Cooper v. Ruane Cunniff & Goldfarb Inc., 990 F.3d 173 (2d Cir. 2021) [click for opinion]

Defendant Ruane Cunniff & Goldfarb Inc. is a third party investment manager and plan administrator that managed the assets of an employer's 401(k) and profit-sharing fund. Defendant was given "full authority and sole discretion" over the investments, making it a Plan fiduciary under the Employee Retirement Income Security Act of 1974 ("ERISA"), 29 U.S.C. § 1132(a)(2). Plaintiff, a member of the plan managed by Defendant, alleged that Defendant had mismanaged the profit-sharing fund and breached its fiduciary duties by vastly over-allocating Plan assets to shares in a company whose stocks were in steep decline. Plaintiff sued Defendant under Section 502(a)(2) of ERISA, acting as a representative of an ERISA Plan and its participants.

Defendant moved to compel arbitration of the claim under an agreement Plaintiff signed with his employer to arbitrate "all legal claims arising out of or relating to employment." Defendant argued that the fiduciary claim was related to Plaintiff's employment because (i) Plaintiff would not have his claim but for his employment, and (ii) Plaintiff's stake in the claim was part of his compensation from his employer. The district court agreed with this characterization of the claim and held that Defendant could compel Plaintiff to arbitrate. Though Defendant was not a signatory to the arbitration agreement, the court held that Defendant was entitled to enforce the agreement under principles of equitable estoppel.

The Second Circuit reversed, holding that there was no adequate basis on which to hold that Plaintiff's claims related to his employment. As argued by Plaintiff, the court found the arbitration agreement's listed examples of claims which should be arbitrated were more personal to Plaintiff—e.g., wrongful discharge, harassment, and leave disputes—and thus Plaintiff's ERISA claim, which Plaintiff brought on behalf of the Plan and the Plan's other participants, was not of the same type as those enumerated in the arbitration agreement.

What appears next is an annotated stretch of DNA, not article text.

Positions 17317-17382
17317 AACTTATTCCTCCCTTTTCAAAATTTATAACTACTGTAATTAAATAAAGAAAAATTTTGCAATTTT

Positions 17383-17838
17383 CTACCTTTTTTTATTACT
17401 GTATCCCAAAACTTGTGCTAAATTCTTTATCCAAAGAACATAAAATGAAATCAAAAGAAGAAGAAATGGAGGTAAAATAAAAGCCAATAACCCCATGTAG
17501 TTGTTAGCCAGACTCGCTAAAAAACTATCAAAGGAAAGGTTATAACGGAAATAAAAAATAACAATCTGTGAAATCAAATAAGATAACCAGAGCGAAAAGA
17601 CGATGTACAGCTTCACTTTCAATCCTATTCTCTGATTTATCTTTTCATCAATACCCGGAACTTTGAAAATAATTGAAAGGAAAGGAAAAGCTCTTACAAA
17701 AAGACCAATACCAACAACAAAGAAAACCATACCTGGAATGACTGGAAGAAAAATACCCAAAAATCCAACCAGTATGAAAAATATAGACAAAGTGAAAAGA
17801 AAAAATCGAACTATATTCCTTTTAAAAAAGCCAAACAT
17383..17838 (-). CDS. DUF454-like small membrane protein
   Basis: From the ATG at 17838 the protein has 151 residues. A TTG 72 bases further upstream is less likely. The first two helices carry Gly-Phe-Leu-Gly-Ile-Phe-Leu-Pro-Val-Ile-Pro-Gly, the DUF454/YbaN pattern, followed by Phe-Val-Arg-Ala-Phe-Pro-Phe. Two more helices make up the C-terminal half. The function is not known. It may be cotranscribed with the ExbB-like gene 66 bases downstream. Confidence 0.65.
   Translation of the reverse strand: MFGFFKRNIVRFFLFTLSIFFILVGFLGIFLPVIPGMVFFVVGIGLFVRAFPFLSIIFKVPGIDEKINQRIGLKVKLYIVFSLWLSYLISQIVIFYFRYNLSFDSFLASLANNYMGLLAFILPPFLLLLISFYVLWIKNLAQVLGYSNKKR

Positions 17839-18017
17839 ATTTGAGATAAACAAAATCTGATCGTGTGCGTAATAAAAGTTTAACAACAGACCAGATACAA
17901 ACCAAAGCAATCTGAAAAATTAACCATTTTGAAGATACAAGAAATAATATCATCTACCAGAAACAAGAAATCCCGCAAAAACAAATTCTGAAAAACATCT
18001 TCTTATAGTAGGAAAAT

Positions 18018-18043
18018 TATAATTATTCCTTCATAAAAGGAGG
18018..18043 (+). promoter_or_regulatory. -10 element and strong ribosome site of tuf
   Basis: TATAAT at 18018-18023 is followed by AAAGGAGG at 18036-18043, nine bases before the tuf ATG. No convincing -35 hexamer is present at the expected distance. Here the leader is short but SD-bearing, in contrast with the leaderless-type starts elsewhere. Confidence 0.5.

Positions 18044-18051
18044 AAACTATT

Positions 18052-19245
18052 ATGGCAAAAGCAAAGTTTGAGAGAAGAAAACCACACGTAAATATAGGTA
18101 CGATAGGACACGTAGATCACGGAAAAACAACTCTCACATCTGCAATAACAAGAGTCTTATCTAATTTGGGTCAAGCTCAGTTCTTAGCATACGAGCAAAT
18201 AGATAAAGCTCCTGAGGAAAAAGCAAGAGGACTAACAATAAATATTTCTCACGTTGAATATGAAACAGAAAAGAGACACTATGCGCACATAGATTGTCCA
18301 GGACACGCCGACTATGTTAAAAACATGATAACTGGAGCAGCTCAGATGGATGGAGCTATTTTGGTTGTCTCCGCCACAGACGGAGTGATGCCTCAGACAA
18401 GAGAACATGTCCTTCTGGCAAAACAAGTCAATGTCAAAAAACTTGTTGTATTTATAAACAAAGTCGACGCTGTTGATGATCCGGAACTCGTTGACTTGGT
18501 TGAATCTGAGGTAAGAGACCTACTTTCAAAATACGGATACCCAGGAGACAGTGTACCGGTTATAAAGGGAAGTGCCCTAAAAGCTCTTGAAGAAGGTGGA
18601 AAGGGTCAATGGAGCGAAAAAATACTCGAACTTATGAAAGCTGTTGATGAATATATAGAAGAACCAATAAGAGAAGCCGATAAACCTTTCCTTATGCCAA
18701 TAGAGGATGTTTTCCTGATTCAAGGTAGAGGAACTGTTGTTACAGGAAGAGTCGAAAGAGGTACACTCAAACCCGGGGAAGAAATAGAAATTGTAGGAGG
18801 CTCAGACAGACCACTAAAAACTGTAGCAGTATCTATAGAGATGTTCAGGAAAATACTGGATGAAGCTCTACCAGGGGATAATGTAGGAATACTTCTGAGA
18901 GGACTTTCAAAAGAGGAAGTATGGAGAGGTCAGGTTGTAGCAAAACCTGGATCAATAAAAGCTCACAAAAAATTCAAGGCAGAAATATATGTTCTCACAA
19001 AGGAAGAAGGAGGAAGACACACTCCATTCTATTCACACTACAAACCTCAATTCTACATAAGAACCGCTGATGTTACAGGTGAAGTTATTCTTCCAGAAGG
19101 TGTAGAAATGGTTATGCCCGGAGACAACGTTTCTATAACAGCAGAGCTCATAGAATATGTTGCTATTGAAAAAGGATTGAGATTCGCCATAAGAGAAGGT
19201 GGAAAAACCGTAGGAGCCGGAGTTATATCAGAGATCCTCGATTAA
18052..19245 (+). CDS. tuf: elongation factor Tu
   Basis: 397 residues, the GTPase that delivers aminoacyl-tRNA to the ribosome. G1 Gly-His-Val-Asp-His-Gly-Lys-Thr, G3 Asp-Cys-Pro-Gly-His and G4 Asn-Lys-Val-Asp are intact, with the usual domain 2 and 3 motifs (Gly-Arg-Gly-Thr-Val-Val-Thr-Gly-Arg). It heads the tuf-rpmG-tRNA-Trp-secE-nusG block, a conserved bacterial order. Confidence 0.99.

Moreover, the court followed a line of cases from the Fifth, Eleventh, and Ninth Circuits in holding that "but-for" causation is not sufficient to argue that a claim "relates to" employment; instead, a claim should "relate to" employment "only if the merits of that claim involve facts particular to an individual's own employment." Though the court found that Plaintiff's claim was more related to his employment than these cases, in that it related to Plaintiff's compensation, it found that the claim "[hinged] entirely on the investment decisions made by" Defendant, and had "no connection to [Plaintiff's] work performance, his evaluations, his treatment by supervisors, the amount of his compensation, the condition of his workplace, or any other fact particular to [Plaintiff's] individual experience at [his employer.]" Because the merits of the claim were thus divorced from facts particular to Plaintiff's employment, the court held that the claim did not "relate to" his employment under the arbitration agreement.

Further, the court found that Defendant's reading of the arbitration agreement would make it impossible for a plaintiff to bring an ERISA fiduciary action that satisfied both the agreement and the representative adequacy requirement in Coan v. Kaufman. In that case, the Second Circuit had held that parties suing on behalf of a plan must demonstrate their suitability to represent the interests of other plan stakeholders. By contrast, the arbitration agreement required that all claims be brought on a single associate basis. This conflict would potentially render the agreement at least partially unenforceable. The court therefore declined to "adopt an unnecessary reading that [would cast the Agreement's] enforceability into doubt, in derogation of ERISA's protective purposes."

Erin Shields of the Los Angeles office contributed to this summary.​